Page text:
Prototype and Wireframes for PhotoStacks

Interaction Design / UX Design / UI Design

Prototype - Swipe action gesture

The problem with sorting through large numbers of photos on your phone is that it’s tedious and difficult to view photos so you can decide what you want to do with it. I designed PhotoStacks’ UX to work with larger photos using a set of gestures that lets you move, delete, or keep your photos.

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Prototype of the PhotoStacks swipe gesture

Wireframe Of Basic Gestures

PhotoStacks for iOS does not have many buttons in the UI because it relies on gestures for its core functionality. This meant that I had to create detailed wireframes to help visualize how the app functioned. Gestures as a central UX was an interesting contrast to other apps that I have designed.

PhotoStacks UX - Keep-Gesture wireframes

Wireframe First

The main question I had to answer was, “can many photos be managed with just a few simple gestures?” To help solve this, I thought it was important to visually explore how gestures could be functional in low-fidelity wireframes. After I had a simple solution, I could go back and create and working high(er) fidelity prototype.

PhotoStacks UX - Swipe Up-Sort to Album wireframes
PhotoStacks UX - Swipe Delete-keep wireframes

Basic Navigation Wireframes

The goal for the MVP version of this app was to keep the main functionality in front of the user. To achieve this I designed the Stack screen and the storage UI to be at the same level. It’s basically a top navigation tab system. The result was a simple way to navigate from the activity screen to the folder and filter screens and kept them nicely in the same organizational context.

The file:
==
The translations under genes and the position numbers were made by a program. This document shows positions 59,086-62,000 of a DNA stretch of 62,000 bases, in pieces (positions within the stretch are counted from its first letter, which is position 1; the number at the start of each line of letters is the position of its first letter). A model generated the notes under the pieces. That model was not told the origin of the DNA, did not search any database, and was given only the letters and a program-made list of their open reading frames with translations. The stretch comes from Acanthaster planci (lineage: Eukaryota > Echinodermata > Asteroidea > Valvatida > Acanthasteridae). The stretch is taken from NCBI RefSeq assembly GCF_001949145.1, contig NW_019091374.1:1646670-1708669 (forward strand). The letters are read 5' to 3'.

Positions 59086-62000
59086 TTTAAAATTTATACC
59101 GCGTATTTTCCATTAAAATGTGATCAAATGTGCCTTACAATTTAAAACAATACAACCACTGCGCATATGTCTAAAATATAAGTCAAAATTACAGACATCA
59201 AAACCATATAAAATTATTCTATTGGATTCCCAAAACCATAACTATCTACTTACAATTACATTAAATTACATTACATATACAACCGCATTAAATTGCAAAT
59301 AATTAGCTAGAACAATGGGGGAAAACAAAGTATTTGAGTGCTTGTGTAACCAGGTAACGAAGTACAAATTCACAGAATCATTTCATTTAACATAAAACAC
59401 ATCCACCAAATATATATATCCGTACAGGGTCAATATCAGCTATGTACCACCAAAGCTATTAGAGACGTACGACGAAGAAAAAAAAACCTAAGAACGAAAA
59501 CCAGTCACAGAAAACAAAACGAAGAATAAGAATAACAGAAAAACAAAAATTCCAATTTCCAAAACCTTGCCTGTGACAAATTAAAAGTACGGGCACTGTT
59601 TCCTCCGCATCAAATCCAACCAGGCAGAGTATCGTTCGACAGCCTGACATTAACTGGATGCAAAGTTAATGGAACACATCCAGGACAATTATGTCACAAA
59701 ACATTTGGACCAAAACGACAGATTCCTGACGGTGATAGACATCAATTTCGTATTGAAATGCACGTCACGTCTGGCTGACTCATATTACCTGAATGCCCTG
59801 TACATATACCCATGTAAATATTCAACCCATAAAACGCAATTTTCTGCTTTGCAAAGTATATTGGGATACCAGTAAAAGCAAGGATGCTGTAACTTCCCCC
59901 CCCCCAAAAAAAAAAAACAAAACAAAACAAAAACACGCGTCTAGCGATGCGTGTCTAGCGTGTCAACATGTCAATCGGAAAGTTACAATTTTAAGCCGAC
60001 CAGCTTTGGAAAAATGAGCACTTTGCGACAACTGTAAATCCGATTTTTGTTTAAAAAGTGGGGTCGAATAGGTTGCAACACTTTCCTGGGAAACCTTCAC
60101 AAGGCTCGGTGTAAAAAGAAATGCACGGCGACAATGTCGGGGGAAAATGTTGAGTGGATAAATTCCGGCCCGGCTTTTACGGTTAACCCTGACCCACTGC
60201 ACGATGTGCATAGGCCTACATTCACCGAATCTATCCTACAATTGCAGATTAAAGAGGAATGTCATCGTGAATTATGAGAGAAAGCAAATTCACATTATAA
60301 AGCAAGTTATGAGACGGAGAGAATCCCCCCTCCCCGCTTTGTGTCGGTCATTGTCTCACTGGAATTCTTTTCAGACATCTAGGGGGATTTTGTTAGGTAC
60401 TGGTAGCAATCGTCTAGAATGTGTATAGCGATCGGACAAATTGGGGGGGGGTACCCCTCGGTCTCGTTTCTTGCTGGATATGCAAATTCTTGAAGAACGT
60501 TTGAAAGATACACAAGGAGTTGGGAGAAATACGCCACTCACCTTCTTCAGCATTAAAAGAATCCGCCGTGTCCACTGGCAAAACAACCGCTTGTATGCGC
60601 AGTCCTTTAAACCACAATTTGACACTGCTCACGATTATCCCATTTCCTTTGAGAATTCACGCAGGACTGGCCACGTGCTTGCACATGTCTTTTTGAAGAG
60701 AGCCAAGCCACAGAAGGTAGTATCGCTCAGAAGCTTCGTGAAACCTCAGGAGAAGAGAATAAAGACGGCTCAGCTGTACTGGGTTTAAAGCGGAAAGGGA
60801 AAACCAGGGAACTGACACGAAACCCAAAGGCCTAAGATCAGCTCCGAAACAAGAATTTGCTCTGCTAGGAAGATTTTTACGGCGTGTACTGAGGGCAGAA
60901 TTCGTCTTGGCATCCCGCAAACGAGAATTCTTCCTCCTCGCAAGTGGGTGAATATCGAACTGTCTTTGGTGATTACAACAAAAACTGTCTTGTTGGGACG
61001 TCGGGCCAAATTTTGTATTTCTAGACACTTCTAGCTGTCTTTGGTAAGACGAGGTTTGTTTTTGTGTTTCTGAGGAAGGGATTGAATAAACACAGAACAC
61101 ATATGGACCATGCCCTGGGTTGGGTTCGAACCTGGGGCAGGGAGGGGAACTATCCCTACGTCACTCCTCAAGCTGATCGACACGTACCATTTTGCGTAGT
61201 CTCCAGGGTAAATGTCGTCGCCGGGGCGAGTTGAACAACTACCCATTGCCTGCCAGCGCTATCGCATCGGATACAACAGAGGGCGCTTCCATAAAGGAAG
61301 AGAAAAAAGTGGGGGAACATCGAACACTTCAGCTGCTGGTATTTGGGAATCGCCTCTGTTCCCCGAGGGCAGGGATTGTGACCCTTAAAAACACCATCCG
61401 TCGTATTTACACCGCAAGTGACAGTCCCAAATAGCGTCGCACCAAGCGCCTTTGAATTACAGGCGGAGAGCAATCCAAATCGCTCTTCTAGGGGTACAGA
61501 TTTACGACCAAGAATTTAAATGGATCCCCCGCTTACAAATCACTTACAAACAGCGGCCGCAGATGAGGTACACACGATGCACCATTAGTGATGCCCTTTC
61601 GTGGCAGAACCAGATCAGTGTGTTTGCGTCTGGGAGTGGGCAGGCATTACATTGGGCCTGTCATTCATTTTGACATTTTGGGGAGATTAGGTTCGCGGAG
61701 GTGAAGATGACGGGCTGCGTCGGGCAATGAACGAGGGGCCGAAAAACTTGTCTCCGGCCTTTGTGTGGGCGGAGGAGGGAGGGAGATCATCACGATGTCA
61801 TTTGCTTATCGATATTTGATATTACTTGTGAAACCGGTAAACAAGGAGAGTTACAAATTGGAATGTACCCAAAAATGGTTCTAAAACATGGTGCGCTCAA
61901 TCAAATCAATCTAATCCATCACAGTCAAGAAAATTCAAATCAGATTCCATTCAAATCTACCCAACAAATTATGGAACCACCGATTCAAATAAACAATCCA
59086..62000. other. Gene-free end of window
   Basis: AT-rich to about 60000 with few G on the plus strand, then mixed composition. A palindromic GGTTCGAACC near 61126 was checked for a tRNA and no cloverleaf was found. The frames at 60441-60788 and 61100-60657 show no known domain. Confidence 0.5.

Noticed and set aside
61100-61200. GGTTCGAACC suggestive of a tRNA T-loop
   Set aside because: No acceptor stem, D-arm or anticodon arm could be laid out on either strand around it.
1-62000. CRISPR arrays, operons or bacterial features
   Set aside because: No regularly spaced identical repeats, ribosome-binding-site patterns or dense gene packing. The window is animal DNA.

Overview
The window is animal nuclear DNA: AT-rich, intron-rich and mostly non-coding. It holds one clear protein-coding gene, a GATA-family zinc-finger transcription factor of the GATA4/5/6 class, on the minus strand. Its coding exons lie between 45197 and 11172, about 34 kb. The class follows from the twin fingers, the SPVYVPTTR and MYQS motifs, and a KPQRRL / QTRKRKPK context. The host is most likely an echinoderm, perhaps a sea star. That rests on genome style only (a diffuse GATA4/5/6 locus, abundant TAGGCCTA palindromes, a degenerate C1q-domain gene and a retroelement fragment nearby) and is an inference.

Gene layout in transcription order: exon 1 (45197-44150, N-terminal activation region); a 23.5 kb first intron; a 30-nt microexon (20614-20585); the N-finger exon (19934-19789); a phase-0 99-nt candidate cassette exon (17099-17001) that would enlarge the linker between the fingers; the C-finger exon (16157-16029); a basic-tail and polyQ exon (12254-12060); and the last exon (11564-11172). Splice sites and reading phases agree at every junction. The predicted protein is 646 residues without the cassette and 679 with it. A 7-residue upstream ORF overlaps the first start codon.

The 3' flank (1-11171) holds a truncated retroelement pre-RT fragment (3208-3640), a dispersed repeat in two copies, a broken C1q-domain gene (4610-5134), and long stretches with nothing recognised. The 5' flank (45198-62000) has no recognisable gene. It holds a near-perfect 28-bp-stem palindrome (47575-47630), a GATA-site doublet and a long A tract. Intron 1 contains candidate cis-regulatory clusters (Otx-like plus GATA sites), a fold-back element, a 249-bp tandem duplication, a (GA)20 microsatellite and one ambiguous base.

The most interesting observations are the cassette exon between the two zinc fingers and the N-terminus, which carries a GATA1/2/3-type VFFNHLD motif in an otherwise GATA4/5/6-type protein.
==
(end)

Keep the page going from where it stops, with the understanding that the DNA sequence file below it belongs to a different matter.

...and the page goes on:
PhotoStacks UX - Folder Navigation wireframes

My initial goal was to make Filter and Settings discrete screens, as in the wireframe below. However, after a little real user testing, we found that Filter was used quite often, while Settings was not. With this insight, I elevated the Filter screen to a more prominent tab item, but I buried Settings into the filter screen.

PhotoStacks UX - Filter-Settings wireframes

I designed Trash to be a familiar user experience concept so people would feel comfortable about how deleting photos would behave. I also designed some extra safety measure so there would be less regret over mistakenly deleted  photos.

PhotoStacks UX - Trashed Folder wireframes